Content has often been managed as documents. Metadata for search and retrieval has become more and more important as the amount of content has increased. In recent years with the increased interest in the use of Extensible Markup Language (XML) for content creation and the rising popularity of the Darwin Information Typing Architecture (DITA) XML standard, content has begun to move from unstructured documents to structured XML-based component-based content. And with the advent of XQuery, an XML query language that searches on the structure of content, then manipulates and renders content, we can do so much more than just full-text searching. We’ve gone from documents which are “black boxes” to intelligent content which is structurally rich and semantically aware, and is therefore automatically discoverable, reusable, reconfigurable and adaptable.
Let’s look at the definition for intelligent content in more detail:
This means that the content is structured content and more importantly it is semantically structured content, content where the structure has meaning. We could look at something as simple as a whitepaper which could include a structure like (executive summary, introduction, discussion and conclusion) or a marketing brochure that could include a structure like (positioning statement, value proposition, features and benefits). Or we could have content which follows a standard like DITA or DocBook. But each of these structures enable us to understand what content we have so that we could search within positioning statements only, or pull out that statement and use it in another type of content.
If we have a structure in our content we can manipulate it. For example we can automatically determine how to publish it to multiple channels (print, web, mobile) or we can filter out some content (e.g., tables may not work as well in the mobile environment). Also if it is structurally rich we can perform searches or narrow our search to the particular type of information we are interested in (e.g., look for all occurrences of the word like high definition in positioning statements).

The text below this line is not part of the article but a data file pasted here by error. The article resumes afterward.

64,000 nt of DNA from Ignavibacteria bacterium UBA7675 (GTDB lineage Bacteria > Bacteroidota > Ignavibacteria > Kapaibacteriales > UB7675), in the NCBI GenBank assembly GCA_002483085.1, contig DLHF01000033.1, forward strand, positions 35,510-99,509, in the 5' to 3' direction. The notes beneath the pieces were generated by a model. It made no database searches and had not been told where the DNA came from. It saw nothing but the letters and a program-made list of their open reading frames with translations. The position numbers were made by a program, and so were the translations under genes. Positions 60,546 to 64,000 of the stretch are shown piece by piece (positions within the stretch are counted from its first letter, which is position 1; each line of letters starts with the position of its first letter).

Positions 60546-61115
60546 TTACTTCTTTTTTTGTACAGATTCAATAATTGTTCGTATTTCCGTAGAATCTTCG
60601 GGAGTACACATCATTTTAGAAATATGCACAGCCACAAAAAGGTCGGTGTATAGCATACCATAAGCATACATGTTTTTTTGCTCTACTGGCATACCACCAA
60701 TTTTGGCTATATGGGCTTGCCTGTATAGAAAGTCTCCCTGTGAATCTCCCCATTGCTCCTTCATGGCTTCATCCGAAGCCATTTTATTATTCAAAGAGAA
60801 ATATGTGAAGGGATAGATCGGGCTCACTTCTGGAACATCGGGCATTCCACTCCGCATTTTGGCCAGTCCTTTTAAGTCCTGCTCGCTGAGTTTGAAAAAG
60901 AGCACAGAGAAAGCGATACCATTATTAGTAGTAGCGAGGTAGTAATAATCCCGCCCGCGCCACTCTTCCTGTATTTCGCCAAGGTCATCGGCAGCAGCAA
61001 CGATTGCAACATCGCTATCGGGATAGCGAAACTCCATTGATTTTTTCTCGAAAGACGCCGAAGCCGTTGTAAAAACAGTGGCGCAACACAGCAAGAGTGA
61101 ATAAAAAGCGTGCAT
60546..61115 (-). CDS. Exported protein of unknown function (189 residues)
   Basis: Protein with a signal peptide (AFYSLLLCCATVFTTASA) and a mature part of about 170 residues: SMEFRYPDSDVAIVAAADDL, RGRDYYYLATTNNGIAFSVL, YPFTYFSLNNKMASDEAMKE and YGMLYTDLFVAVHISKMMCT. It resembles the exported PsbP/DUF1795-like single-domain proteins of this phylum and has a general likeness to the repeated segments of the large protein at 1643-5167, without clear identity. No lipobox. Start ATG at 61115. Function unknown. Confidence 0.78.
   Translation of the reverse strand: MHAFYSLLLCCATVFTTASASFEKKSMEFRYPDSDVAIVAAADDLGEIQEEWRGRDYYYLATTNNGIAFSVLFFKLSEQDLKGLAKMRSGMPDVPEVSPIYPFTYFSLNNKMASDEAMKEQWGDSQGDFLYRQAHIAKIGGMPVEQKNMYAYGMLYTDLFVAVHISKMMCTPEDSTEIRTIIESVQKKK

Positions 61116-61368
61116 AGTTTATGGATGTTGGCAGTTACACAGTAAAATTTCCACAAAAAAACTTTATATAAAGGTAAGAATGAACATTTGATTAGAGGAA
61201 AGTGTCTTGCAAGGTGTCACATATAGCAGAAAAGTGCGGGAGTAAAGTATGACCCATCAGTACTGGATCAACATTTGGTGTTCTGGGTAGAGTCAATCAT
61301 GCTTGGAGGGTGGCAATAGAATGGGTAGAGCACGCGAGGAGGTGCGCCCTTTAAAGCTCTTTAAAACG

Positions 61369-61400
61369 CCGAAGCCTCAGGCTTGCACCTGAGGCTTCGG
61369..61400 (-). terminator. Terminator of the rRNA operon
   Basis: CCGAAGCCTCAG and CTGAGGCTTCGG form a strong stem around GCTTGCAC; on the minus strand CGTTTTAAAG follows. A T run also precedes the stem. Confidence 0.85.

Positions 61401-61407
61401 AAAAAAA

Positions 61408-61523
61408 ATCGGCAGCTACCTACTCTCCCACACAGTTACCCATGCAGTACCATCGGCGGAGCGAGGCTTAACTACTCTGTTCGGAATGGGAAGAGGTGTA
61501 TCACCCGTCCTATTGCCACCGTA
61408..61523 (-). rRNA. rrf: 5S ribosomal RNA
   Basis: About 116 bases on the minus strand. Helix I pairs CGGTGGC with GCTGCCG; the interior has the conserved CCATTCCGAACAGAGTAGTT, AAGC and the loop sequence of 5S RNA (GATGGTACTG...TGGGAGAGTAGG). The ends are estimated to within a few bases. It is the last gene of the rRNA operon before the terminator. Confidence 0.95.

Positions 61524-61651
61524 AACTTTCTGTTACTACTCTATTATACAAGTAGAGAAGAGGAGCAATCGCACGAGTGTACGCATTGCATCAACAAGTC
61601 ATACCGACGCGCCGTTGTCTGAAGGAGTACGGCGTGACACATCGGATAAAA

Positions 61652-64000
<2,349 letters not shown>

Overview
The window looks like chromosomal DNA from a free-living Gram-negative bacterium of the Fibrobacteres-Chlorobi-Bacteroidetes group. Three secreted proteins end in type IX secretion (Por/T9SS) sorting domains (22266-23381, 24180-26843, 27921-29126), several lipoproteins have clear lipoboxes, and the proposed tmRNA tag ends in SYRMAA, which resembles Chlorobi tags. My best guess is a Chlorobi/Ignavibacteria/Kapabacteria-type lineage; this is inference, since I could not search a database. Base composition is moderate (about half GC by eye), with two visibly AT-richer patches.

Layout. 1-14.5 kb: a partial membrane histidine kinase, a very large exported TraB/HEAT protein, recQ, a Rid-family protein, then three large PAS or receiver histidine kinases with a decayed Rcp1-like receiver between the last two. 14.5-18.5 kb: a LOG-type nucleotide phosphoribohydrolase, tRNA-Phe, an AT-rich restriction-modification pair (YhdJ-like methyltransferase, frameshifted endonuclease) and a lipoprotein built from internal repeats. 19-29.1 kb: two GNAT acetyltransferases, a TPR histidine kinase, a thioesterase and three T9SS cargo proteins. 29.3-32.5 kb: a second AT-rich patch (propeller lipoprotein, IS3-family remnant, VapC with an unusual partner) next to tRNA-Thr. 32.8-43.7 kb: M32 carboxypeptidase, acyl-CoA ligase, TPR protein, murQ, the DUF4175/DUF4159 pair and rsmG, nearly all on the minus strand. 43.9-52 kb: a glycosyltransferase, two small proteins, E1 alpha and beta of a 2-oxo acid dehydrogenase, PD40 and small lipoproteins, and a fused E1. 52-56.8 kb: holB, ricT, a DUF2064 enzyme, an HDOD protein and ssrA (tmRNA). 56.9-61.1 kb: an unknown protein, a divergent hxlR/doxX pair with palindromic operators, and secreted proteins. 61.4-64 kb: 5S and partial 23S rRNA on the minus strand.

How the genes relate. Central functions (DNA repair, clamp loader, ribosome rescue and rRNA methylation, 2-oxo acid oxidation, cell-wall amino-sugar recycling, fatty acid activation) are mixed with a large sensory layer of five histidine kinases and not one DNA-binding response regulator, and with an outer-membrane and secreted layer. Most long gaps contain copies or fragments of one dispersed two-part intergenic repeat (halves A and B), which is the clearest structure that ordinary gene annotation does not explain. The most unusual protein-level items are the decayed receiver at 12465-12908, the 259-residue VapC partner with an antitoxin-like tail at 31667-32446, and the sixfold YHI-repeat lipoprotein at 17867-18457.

When it is structurally rich we can do so much more.
The word semantic means “meaning”. Semantically aware content is content which has been tagged with metadata to identify the kind of content it is. For example, you might tag your content with industry sector, role or audience, and product information. If it is tagged with semantic metadata it is possible to automatically build customized information sets based on audience or industry for example. As more organizations start to create personalized content (content which is dynamically assembled on demand that specifically matches a users need, behavior or user profile) this type of metadata becomes really important.
In addition, as content is pushed to wikis, integrated through mashups or pipes it becomes even more important to ensure that our content is semantically tagged. Without semantic metadata it is very difficult to automatically, let alone manually, find the content we need.
If the content has semantic tags and is structurally rich it is a whole lot easier to find exactly what we are looking for. And when it is structurally rich, and assuming our content is in XML, we can use XQuery to question the structure of the content to find specific information. Then when we add semantic tagging to the content we have a great deal of information that will allow us to zero in on exactly the content we are looking for. You’ve heard of data mining? Well, now we can do content mining! Sure, we could have done this with regular old unstructured content, but we would have to develop (and maintain) highly complex algorithms to interpret the content; with intelligent content, discovering relevant content is much much easier.
Reusable content, content which is created once and used many times throughout an information set, has been used for years in technical documentation, but its popularity is quickly moving into business documents like marketing materials, proposals, contracts, and policies and procedures. We can create modular structured content that can either be easily retrieved for opportunistic reuse (manual reuse) or automatically retrieved for systematic reuse (automatic reuse).